The results of ECG-gated CCTA in 2053 patients (mean age 58 years; 1265 males and 788 females) were analyzed retrospectively. All examinations were performed from December 2010 to June 2015. All data analysed were collected as part of routine diagnosis according to national guidelines and agreements. All procedures took place in accordance with the ethical standards of the responsible committee on human experimentation (institutional and national) and with the Helsinki Declaration of 1975, as revised in 2008. The research project was approved also by the Bioethics Commission of the Medical University of Lodz (protocol No. RNN/28/16/KE). The main indications for CCTA were: detection of coronary artery disease in symptomatic patients without known heart disease; preoperative coronary assessment prior to noncoronary cardiac surgery; patients with prior electrocardiographic exercise testing - normal test with continued symptoms or intermediate risk Duke treadmill score; patients with prior stress imaging procedures - discordant electrocardiographic exercise and imaging results or equivocal stress imaging results; assessment post-revascularization in patients with stents >3 mm and clinical presentation suggesting low-to-intermediate probability for restenosis; evaluation of bypass graft patency. Exclusion criteria for CCTA were arrhythmia (e.g., atrial fibrillation or flutter, frequent irregular premature ventricular contractions or premature atrial contractions); previous serious allergic reaction to iodine contrast medium, renal failure (GFR < 60 ml/min/1,73 m2); pregnancy; obesity with body mass index > 40 kg/m2; heart rate > 70 beats per minute refractory to heart-rate lowering agents, high coronary calcium score result (>800 A.U.). According to ESC guidelines in patients with calcium score over 400 A.U. calcified plaque distribution was analyzed. If plaques were diffused and small enabling the reliable arterial lumen analysis, CCTA was performed despite calcium score over 400 A.U. Due to authors previous experience calcium score over 800 A.U. do not prognose favorable plaque distribution and was consider as contraindication for CCTA, unless it was patient with coronary artery bypass graft and known advanced coronary artery disease and in whom evaluation of graft patency was main target.”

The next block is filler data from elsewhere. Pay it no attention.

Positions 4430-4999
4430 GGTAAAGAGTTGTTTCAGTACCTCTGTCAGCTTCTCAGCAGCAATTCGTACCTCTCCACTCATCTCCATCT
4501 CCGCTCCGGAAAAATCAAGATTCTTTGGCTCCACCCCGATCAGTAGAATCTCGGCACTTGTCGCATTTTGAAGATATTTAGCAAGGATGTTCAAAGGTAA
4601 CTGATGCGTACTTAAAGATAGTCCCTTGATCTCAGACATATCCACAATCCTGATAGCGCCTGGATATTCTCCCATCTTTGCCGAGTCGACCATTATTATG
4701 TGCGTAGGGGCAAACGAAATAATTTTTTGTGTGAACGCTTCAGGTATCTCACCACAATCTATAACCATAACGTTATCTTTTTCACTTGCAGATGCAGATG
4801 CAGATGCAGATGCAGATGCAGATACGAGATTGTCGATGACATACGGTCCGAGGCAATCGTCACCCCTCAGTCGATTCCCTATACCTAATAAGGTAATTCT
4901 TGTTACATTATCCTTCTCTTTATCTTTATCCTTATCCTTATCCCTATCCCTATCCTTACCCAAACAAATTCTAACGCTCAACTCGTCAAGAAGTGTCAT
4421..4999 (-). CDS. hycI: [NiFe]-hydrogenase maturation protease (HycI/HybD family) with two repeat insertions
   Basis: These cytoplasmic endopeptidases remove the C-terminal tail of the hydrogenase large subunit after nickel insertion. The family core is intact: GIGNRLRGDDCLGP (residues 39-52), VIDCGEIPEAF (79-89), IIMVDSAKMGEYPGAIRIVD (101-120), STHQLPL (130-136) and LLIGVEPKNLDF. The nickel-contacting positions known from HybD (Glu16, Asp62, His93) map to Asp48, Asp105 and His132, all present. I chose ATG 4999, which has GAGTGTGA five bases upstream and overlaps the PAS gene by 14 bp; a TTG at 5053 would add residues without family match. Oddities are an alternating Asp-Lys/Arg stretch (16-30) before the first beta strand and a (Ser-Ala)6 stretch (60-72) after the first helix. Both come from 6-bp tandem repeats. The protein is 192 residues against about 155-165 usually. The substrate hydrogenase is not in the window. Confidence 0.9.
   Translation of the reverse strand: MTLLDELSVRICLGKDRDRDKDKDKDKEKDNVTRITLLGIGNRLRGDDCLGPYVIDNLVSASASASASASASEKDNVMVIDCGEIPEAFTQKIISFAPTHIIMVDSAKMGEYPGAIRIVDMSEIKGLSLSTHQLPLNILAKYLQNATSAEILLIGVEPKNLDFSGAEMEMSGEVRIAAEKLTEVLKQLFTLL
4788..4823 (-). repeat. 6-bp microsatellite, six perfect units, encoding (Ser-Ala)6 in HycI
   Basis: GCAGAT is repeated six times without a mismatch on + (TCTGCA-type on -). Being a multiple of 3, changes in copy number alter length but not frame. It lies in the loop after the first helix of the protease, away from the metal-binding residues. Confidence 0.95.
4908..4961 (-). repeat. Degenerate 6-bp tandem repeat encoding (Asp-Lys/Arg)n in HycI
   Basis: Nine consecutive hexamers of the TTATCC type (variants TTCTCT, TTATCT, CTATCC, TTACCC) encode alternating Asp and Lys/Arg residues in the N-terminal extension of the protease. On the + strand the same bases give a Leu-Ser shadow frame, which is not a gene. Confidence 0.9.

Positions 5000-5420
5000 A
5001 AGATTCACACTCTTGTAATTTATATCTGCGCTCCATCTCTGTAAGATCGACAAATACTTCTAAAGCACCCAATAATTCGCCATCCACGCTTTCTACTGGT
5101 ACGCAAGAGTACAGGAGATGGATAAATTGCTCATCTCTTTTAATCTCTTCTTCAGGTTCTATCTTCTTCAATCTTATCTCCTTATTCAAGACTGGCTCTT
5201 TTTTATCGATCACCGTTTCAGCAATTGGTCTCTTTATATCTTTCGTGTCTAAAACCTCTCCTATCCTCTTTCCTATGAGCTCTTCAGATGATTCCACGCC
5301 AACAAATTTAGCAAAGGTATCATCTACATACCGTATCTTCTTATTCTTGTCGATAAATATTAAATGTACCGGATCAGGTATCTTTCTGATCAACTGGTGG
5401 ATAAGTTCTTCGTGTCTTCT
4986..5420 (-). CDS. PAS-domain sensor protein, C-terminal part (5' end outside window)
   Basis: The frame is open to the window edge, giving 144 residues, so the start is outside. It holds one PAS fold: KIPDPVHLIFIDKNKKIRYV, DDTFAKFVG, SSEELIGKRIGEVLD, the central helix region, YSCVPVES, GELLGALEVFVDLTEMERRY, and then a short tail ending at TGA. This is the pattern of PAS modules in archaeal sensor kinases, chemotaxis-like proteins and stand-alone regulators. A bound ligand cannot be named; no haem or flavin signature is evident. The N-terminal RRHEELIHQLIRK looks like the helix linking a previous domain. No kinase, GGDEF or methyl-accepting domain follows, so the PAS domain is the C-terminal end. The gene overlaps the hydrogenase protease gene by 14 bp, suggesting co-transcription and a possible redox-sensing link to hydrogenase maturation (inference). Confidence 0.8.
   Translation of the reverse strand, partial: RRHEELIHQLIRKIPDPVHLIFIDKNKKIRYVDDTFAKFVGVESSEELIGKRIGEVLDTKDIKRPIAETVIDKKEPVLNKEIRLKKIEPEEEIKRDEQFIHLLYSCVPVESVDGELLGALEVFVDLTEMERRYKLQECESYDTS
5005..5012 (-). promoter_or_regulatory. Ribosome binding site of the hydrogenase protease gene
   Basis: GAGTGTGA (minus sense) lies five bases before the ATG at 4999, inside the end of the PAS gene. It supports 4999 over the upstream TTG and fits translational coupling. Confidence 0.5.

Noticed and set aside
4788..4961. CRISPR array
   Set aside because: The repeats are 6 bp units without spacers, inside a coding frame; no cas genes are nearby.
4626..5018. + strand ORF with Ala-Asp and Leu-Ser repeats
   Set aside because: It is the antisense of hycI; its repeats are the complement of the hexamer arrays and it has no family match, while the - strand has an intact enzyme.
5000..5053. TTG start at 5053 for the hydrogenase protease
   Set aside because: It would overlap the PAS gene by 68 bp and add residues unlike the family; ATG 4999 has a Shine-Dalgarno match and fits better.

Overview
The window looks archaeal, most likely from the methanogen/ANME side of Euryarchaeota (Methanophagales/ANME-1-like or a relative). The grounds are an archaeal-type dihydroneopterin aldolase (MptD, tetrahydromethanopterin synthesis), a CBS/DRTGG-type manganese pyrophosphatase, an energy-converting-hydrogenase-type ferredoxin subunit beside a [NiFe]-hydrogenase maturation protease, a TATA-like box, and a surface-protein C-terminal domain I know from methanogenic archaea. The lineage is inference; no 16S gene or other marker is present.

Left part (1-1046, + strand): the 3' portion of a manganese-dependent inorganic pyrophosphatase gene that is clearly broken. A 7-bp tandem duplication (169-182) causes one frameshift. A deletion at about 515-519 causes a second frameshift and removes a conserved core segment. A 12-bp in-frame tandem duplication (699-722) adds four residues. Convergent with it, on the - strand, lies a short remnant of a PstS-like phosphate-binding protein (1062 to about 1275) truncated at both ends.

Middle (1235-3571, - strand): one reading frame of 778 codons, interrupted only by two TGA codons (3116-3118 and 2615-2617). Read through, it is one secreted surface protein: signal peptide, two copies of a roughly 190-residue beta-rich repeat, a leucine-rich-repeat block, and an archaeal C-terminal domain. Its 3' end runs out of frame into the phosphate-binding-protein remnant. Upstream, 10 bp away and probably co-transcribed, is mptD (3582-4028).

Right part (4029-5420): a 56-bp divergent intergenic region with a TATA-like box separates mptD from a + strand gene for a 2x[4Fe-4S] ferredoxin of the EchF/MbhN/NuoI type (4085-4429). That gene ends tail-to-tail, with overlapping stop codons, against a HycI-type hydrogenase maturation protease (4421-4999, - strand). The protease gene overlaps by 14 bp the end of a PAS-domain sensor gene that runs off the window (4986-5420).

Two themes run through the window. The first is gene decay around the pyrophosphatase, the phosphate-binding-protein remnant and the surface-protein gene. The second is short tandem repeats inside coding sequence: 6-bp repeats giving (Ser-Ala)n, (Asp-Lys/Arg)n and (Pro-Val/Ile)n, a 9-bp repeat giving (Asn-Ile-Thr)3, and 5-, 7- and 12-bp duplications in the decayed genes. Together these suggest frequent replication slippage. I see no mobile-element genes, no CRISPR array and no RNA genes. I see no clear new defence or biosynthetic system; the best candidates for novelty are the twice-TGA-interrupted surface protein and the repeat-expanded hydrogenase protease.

Computed tomography protocols and image reconstruction